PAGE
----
Ultimately, The Tsugua Diaries is a film about celebrating process. It asks what happens when we see action after consequence, tasks after results. As a filmmaking exercise, it invites a new kind of fluidity into creativity, one that allows filmmaker, actor, and viewer to not expect linear progress and therefore not reach for a final goal or aim. Within the film itself, Gomes explains that it’s not about “the question of what a character will do, what their life is like,” or having “to solve this or that.” This open-endedness causes tension among the cast who struggle somewhat with the overall aimlessness of the project, searching for definition where there was never meant to be any. In one scene, the three actors meet with the directors to discuss their concerns and express their need for greater clarity and structure in their scenes, yet Gomes and Fazendeiro plow on, encouraging their actors to embrace simplicity.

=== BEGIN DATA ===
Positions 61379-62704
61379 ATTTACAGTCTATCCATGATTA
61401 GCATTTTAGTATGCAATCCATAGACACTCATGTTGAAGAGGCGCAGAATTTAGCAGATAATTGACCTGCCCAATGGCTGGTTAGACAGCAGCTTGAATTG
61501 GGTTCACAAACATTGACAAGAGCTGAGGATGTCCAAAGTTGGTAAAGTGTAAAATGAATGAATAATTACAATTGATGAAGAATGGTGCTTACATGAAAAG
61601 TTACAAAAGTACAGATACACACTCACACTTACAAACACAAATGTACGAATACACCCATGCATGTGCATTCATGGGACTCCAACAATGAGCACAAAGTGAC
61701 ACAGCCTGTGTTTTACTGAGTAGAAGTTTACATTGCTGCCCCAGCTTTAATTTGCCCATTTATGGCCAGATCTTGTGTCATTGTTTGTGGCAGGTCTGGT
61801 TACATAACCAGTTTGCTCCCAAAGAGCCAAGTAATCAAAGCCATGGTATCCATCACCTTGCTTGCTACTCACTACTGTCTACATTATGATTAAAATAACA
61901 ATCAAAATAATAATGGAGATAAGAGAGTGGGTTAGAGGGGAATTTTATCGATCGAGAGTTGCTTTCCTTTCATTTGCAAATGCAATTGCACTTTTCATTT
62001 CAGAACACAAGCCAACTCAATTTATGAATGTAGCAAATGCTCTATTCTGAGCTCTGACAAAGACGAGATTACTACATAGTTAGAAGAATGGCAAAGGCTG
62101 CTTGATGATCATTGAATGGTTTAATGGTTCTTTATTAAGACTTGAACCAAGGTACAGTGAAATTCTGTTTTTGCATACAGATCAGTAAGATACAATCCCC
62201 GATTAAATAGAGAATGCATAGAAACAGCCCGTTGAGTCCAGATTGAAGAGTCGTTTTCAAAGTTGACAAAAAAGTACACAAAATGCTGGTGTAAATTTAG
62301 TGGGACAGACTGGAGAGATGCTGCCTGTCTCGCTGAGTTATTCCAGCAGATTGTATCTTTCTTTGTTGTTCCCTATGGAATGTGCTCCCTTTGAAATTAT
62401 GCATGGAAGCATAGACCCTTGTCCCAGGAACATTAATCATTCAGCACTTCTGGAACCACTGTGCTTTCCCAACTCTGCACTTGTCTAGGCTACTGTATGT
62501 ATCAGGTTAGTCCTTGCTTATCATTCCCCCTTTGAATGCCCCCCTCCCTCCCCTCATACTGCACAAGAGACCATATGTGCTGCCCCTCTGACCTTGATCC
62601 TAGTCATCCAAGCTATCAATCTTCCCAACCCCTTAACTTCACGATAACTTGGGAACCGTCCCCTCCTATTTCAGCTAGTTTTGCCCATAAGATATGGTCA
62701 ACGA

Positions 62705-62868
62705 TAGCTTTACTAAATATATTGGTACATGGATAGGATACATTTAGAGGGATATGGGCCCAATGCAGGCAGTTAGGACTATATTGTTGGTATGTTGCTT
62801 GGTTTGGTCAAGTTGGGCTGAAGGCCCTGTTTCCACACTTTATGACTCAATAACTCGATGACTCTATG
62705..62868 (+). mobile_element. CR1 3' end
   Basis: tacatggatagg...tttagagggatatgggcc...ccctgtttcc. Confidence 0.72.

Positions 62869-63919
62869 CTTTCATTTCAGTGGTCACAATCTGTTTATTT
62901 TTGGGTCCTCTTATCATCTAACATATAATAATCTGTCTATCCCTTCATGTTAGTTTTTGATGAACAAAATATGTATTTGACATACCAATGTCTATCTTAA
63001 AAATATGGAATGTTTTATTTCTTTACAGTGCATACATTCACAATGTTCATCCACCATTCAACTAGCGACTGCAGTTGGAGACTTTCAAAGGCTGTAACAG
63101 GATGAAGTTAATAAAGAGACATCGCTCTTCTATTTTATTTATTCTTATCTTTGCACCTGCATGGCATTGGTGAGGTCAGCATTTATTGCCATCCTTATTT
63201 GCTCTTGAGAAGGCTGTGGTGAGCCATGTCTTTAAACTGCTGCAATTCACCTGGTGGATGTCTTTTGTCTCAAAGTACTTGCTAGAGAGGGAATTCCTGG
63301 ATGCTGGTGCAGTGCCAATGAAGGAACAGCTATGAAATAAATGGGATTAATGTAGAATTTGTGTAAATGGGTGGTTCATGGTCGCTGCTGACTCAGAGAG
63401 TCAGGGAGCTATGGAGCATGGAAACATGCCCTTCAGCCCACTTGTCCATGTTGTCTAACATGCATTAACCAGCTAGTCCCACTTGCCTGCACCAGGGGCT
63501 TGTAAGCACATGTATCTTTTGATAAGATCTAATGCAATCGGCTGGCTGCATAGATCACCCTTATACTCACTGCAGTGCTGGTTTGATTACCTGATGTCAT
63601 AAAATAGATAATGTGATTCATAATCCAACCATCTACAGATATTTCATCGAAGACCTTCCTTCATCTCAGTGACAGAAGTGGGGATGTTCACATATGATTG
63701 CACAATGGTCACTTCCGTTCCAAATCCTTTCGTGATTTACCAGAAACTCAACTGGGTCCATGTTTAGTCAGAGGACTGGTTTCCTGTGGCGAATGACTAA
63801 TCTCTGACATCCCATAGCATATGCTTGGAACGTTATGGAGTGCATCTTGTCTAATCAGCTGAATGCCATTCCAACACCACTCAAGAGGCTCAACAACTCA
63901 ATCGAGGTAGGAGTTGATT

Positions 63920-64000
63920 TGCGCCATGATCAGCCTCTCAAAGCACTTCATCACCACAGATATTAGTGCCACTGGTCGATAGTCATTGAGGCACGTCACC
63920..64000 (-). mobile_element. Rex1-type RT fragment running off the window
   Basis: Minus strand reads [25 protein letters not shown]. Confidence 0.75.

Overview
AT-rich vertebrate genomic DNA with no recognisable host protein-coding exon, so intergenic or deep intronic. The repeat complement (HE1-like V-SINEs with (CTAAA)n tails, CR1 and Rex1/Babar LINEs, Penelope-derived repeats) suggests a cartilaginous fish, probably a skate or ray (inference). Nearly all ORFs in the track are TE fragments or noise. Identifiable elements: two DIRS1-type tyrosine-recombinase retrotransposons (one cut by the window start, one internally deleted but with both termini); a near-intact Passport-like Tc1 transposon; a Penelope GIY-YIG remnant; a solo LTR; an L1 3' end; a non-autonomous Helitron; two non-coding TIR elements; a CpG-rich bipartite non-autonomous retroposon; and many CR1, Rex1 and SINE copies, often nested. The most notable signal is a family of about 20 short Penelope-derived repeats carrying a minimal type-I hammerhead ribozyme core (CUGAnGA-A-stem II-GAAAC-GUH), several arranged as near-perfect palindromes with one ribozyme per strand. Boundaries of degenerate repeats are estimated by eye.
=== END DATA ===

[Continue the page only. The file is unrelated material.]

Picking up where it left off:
The daily chores for the cast continue, but the pandemic seeps further into the film’s narrative as Carloto is reprimanded for going surfing on his day off and leaving the crew’s compound where they have been isolating together for the shoot. Fazendeiro and Gomes’s personal lives also blend seamlessly into the work as Fazendeiro, pregnant during shooting, is encouraged by her doctors to rest for the final weeks of the project, and earlier shots of her lying down are suddenly explained. Whether or not some of these elements were fabrications or actually did occur, they all contribute to the intrigue of the film as a document of collaboration, a film that openly discloses the terms of its making in order to rebuild ideas around what cinema can be. For the directors, the suggestion that their filmmaking should be more rigid and controlled is worth rejecting at every turn so that the film can embrace an almost post-structuralist approach, reconfiguring the basic hierarchies of cause and effect to give it a liberating disunity.